THE BEST OF ME is the heart-rending story of two small-town former high school sweethearts from opposite sides of the tracks. Now middle-aged, they’ve taken wildly divergent paths, but neither has lived the life they imagined . . . and neither can forget the passionate first love that forever altered their world. When they are both called back to their hometown for the funeral of the mentor who once gave them shelter, they will be forced to confront the choices each has made, and ask whether love can truly rewrite the past.
This book is not what I expected it to be. This is the first time that I felt kind of bored [while reading a Sparks novel] that I wanted to just read the last chapters and get it over with. Half of the time I was reading the book, I was checking how far I’ve gone and how much longer will I endure to finish it. The mood was so gloomy and it made me depressed.
I just saw a light of hope when Dawson and Amanda met again. Somehow, I know it’s not going to end happily. If it’s a Nicholas Sparks’ novel, expect a bitter or a tragic ending.
I feel sad for Dawson. He doesn’t deserve to be compared to his relatives. He is totally different from them. He know how to stay out of trouble until the situation calls for it. He is the kind of man who will love only one woman throughout his life and he’d rather die than live without her.
Amanda is someone who would think about the pros and cons before making a decision. I was pretty certain she’d make the decision of choosing her family first.
I know that the story is focused on Dawson and Amanda but there are so many supporting characters that it is hard for me to keep track of them. It’s kind of distracting.
The supposedly unexpected twist turned out to be something I expected. Hello Nick, I think you can thing of something better than that ending. It’s too cliche and many authors have already used that. Sorry to say but this book is not the best of you Nick. Come on!
She had a hard time pretending the same about her marriage. She wasn’t, nor ever had been, under the illusion that marriage was a relationship characterized by endless bits and romance. Throw any two people together, add the inevitable ups and downs, give the mixture a vigorous stir, and a few stormy arguments were inevitable, no matter how much the couple loved each other. Time, too, brought with it other challenges. Comfort and familiarity were wonderful, but they also dulled passion and excitement. Predictability and habit made surprises almost impossible. There were no new stories left to tell, they could often finish each other’s sentences, and both she and Frank had reached the point where a single glance was filled with enough meaning to make words largely superfluous.
Everyone wanted to believe that endless love was forever. She’d believed it once, too, back when she was eighteen. But she knew that love was messy, just like life. It took turns that people couldn’t foresee or even understand, leaving a long trail of regret in its wake. And almost always, those regrets led to the kinds of what if questions that could never be answered.
The past can be escaped only by embracing something better.
Life was messy. Always had been and always would be and that was just the way it was, so why bother complaining? You either did something about it or you didn’t, and then you lived with the choice you made.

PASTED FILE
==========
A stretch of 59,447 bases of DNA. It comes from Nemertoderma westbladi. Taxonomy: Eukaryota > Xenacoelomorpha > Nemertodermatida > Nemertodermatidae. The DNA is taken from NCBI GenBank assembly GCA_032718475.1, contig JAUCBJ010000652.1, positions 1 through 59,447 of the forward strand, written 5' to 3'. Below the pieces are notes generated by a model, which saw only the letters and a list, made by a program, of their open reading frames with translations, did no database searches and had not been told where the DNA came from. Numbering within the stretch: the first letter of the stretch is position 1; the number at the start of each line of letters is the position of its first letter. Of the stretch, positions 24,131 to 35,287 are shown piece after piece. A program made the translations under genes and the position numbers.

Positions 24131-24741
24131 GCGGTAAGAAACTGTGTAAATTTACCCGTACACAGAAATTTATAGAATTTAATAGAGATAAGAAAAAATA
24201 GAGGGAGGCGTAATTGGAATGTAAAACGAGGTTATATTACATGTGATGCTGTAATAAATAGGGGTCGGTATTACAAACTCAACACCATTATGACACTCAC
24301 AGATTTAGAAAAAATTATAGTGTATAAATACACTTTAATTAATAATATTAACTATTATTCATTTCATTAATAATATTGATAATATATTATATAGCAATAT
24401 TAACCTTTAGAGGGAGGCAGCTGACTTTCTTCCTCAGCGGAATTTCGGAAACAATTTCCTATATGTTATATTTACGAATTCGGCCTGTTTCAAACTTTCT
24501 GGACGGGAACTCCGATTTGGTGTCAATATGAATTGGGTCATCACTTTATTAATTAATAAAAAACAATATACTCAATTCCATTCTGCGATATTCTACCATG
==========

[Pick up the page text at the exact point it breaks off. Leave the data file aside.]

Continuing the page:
Change isn’t always for the best.
Marriage is a partnership, not a democracy.
Love, after all, always said more about those who felt it than it did about the one they loved.
But marriage isn’t what people think it is. People want to believe that every marriage is this perfect balance, but it isn’t. One person always loves more deeply than the other.
But trust me when I say that memories are funny things. Sometimes they’re real, but other times they change into what we want them to be.
The truth is, the world isn’t easy for any of us. It never has been and it never will be.
This weekend was wonderful, but it isn’t real life. It was more like a honeymoon, and after a while the excitement will wear off. We can tell ourselves it won’t happen, we can make all the promises we want, but it’s inevitable, and after that you’ll never took at me the way you do now. I won’t be the woman you dream about, or the girl you used to love. And you won’t be my long-lost love, my one true thing anymore, either. You’ll be someone my kids despise because you ruined the family, and you’ll see me for who I really am. In a few years, I’ll simply be a woman pushing fifty with three kids who might or might not hate her, and who might end up hating herself because of all this. And in the end, you’ll end up hating her too.
That’t not true.
But it is. Honeymoons always come to an end.
Being together isn’t about a honeymoon. It’s about the real you and me. I want to wake up with you beside me in the mornings, I want to spend my evenings looking at you across the dinner table. I want to share every mundane detail of my day with you and hear every detail of yours. I want to laugh with you and fall asleep with you in my arms. Because you aren’t just someone I loved back then. You were my best friend, my best self, and I can’t imagine giving that up again. you might not understand, but I gave you the best of me, and after you left, nothing was ever the same. I know you’re afraid and I’m afraid too. But if we let this go, if we pretend none of this ever happened, then I’m not sure we’ll ever get another chance. We’re still young. We still have time to make this right.